General Sam Houston: “We view ourselves on the eve of battle. We are nerved for the contest, and must conquer or perish. It is vain to look for present aid: none is at hand. We must now act or abandon all hope! Rally to the standard, and be no longer the scoff of mercenary tongues! Be men, be free men, that your children may bless their father’s name.”
Sam the Ambitious Politician: “Were I the nation’s ruler, I could rule it well.”
After Sam’s baptism, November 19, 1855: When a friend remarked he guessed Sam had all his sins washed away now, Sam replied that he hoped so. “But if they are all washed away,” he said, “the Lord help those fish down below.”
“The people want excitement, and I had as well give it as anyone.”
Newspaper headline announcing Sam’s arrival in town for a political appearance: “The Hero of San Jacinto is Communing with the People!”
Sam’s advice to his son: “It is a matter of great satisfaction to me to hope that my children will be in circumstances to receive a good education. Mine was defective and I feel the inconvenience, if not the misfortune of not receiving a classical education. Knowledge is the food of genius, and my son, let no opportunity escape you to treasure up knowledge.”
Old Sam the Prophet (as the Civil War began): “Let me tell you what is coming. Your fathers and your husbands, your sons and brothers, will be herded at the end of a bayonet. You may, after the sacrifice of countless millions, win Southern Independence . . . but I doubt it.”
Houston’s last words, July 26, 1863: “Texas . . . Texas. Margaret . . .”
Jean Fritz is a fine biographer, and Sam Houston is a fascinating subject. What more need be said? Still, I’ll add a few details for those of you who need a little more encouragement to pick up this Texas Tuesday pick.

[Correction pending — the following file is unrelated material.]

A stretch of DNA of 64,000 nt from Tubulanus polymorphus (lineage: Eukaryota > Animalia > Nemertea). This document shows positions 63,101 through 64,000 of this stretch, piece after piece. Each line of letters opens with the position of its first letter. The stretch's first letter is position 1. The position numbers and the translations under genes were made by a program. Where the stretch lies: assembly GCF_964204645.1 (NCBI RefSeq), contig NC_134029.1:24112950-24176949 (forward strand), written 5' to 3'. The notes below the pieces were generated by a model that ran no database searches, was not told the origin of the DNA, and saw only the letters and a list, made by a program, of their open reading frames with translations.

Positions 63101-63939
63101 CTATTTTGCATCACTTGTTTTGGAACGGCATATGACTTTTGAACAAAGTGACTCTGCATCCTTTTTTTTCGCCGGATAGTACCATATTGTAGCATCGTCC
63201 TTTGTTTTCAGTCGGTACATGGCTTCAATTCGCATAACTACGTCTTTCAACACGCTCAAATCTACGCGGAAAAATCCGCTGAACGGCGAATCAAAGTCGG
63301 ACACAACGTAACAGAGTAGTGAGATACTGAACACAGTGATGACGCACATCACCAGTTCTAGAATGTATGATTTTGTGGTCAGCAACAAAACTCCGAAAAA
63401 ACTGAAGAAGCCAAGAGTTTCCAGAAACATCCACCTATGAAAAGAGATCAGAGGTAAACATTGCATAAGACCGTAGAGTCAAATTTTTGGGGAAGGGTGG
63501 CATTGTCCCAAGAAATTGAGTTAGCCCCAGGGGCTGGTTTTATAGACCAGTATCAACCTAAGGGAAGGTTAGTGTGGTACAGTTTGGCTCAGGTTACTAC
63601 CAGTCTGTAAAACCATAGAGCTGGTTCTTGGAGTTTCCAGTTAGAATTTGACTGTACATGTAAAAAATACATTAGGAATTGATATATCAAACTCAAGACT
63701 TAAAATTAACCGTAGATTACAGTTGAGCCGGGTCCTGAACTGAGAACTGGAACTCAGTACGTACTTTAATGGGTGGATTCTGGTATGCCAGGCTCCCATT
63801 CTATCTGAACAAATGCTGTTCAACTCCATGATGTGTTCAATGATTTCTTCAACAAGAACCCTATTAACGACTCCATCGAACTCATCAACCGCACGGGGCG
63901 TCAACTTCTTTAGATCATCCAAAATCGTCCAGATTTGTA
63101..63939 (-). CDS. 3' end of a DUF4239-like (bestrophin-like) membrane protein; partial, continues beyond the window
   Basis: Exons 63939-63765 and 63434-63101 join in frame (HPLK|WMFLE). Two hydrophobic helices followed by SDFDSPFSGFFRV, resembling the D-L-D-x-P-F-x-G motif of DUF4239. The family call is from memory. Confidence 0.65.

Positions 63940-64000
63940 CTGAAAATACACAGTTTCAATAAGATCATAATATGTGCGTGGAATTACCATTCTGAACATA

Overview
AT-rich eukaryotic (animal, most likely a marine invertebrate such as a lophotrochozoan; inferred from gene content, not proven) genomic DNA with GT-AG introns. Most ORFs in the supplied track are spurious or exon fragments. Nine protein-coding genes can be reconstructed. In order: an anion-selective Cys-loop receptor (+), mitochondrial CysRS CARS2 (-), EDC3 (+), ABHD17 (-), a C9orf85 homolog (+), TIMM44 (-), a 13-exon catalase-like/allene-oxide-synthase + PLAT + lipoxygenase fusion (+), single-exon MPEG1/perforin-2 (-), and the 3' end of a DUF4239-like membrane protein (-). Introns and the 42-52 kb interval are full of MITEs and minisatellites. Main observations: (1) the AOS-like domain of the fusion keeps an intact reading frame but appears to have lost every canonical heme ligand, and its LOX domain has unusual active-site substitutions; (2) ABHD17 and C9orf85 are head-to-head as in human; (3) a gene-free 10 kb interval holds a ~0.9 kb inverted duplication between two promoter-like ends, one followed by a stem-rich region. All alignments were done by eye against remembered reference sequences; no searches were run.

Houston was the George Washington of Texas, but he was a much more flamboyant character than George was. Houston served as governor of two different states (Tennessee and Texas), was a congressman from Tennessee, was elected president of the Texas Republic twice, was a senator from Texas, and was indeed the Heroic General who led the Texians to independence in his victory over the army of Mexican general and dictator Santa Anna.
Houston and his third wife, Margaret, had eight children (just like me and Engineer Husband). Margaret was a good influence on Sam Houston; she got him to give up alcohol which Sam admitted had become an addiction and a hindrance to his ambitions. She also took him to church regularly, and he eventually received salvation and was baptized.
An adult biography I’ve seen recommended is The Raven by Marquis James, but if you just want an introduction to a colorful Texan hero, you can’t go wrong with Jean Fritz’s one hundred page account of the life of Sam Houston.